Kafka, Agile Coach

Kafka, Agile Coach

At the latest lean coffee, we had two cards with a similar question: how do you neutralize the bad apples / stop the eye-rolling? Later that night I remembered something I thought might apply, so below I try to craft it into a parable.

(This post offers a huge tip of the hat to Robert Anton Wilson whose first chapter of “Quantum Psychology” describes a similar “parable about [this] parable”. Chapter nine of “The Trial” by Franz Kafka includes this central tale which Wilson treats as zen koan.)

There was once a young scrummaster who had achieved some early success. His new team, however, offered only resistance to his words. Throughout his first two sprints he employed many methods to convince or cajole the team to change their perspective and accept agile / scrum. He offered empathy, used silence and questioning, provided studies and “facts” to support his claims. The scrummaster grew impatient and threatened the team, but they simply laughed him off.

Finally he swallowed his pride and approached the agile coach. She offered the scrummaster a cup of tea.

“This team is impossible!” the scrummaster exclaimed. “Why won’t they buy-in?”

“Let me tell you a story,” the coach offered. After sipping her tea, she began:

A man from the countryside comes up to the door of the Law, guarded by a doorkeeper, and asks for entry. The doorkeeper says he can’t let him in to the law right now. The man thinks about this, and then he asks if he’ll be able to go in later on.

‘That’s possible,’ says the doorkeeper, ‘but not now’.

The man waits and grows older. Any time he asks, the doorkeeper rebukes him. The man offers bribes to this doorkeeper, and the guard accepts each offer saying as he pockets the money ‘I’ll only accept this so that you don’t think there’s anything you’ve failed to do’. Still, the man is not allowed entry.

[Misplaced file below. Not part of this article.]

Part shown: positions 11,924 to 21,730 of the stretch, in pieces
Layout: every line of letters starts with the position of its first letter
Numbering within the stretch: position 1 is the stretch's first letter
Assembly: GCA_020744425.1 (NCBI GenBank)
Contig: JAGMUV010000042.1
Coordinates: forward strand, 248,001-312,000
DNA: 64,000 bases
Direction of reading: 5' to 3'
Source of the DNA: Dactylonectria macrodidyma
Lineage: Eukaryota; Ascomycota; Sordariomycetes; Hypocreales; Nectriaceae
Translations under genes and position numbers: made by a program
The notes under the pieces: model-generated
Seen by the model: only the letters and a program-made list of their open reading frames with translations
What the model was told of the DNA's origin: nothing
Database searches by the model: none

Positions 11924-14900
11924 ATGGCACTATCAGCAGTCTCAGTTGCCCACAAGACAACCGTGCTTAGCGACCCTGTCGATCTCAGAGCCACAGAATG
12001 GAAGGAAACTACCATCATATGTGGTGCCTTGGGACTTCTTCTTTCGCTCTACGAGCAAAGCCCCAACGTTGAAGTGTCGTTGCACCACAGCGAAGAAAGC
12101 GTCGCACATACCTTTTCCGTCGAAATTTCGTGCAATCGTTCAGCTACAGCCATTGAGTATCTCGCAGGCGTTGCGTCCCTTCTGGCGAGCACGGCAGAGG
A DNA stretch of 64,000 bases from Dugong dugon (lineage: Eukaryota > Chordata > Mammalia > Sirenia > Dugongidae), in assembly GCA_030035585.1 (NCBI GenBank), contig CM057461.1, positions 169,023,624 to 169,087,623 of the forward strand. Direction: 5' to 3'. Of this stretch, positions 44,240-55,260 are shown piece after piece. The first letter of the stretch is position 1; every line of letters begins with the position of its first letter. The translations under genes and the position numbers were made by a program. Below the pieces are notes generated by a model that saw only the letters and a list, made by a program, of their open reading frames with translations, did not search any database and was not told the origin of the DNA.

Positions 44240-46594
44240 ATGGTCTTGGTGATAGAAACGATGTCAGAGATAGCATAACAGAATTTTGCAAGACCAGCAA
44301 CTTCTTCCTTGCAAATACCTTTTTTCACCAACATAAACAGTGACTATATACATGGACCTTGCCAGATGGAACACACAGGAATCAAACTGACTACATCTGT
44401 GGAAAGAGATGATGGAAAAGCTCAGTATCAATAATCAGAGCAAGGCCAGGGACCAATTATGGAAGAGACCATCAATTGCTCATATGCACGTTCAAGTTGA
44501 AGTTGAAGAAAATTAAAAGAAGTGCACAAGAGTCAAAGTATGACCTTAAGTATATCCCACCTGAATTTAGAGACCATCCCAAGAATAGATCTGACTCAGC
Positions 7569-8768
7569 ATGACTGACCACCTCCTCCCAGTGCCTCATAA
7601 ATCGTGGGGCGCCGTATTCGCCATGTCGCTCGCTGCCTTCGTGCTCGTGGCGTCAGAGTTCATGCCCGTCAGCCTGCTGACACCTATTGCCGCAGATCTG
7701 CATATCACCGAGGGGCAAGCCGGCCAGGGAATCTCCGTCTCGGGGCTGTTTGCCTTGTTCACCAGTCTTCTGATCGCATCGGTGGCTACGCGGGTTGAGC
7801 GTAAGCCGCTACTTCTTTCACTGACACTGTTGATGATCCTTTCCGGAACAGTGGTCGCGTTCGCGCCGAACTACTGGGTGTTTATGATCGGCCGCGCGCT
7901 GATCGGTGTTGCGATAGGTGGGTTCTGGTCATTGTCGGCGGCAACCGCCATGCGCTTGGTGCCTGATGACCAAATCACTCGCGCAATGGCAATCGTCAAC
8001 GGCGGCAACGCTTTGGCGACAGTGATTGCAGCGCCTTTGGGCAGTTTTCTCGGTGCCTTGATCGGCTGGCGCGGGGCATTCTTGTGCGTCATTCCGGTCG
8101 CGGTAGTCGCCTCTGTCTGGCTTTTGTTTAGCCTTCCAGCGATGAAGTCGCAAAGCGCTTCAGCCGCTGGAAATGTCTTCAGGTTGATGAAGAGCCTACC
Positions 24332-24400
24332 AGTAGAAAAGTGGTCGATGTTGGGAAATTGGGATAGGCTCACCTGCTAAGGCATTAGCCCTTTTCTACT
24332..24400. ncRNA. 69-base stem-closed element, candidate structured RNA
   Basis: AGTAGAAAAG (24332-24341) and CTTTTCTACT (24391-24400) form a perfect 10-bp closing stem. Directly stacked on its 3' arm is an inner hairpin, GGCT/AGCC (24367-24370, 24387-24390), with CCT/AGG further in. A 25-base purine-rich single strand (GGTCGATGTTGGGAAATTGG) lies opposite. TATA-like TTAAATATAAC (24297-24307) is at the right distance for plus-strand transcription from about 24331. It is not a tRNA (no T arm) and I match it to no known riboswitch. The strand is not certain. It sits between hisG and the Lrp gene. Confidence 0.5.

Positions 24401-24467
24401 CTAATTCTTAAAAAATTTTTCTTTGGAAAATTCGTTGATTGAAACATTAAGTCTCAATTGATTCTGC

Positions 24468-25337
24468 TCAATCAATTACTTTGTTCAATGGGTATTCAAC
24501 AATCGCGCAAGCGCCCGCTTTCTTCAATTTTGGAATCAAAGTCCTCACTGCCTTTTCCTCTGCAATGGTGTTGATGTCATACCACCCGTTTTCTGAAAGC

Over many years, the man tries time and again to get inside. In the first few years he curses his unhappy condition out loud, but later, as he becomes old, he just grumbles to himself. He becomes senile…

Finally his eyes grow dim, and he knows doesn’t have much longer to live. In the moment before he dies, he brings together all his experience from all this time into one question which he has still never put to the doorkeeper…

‘Everyone wants access to the law,’ says the man, ‘how come, over all these years, no-one but me has asked to be let in?’

The doorkeeper can see the man is near death. ‘Nobody else could have got in this way, as this entrance was meant only for you. Now I’ll close it forever’. As the door is slammed shut, the man expires.

The scrummaster all but spits out his tea. “He died?” “Indeed,” the coach assured.

Another sprint passes, and the scrummaster returns to the agile coach, finding her in the lounge outside her office.

“I’ve considered this story from many angles, and I have questions. If the door existed only for this man, why was he not allowed to enter? Why was the door left tantalizingly open? Why did the guard close the door only when the man was too old and weak to enter?”

As the coach poured two cups of tea, the scrummaster continued. “Am I the man in this parable? Is my team the majesty beyond the door? Who is the doorkeeper?” Ignoring his tea, the scrummaster implored “Please. Explain to me the lesson of this dark parable.”

“I will explain it to you,” the coach promised, “if you follow me into my office.”

The coach stepped into the room, quickly turned, and slammed the door in the scrummaster’s face.

At that moment, the scrummaster experienced enlightenment.

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Yeah, I’m with you here. I must have been feeling especially inspired by the book (Quantum Psychology, a fun read) and thought it applied to how I’d felt as a young Scrum Master. Maybe high expectations and seemingly impossible tasks were driving my early years. I guess my ramble here made sense at the time, but now it’s more navel-gazing. Heh!

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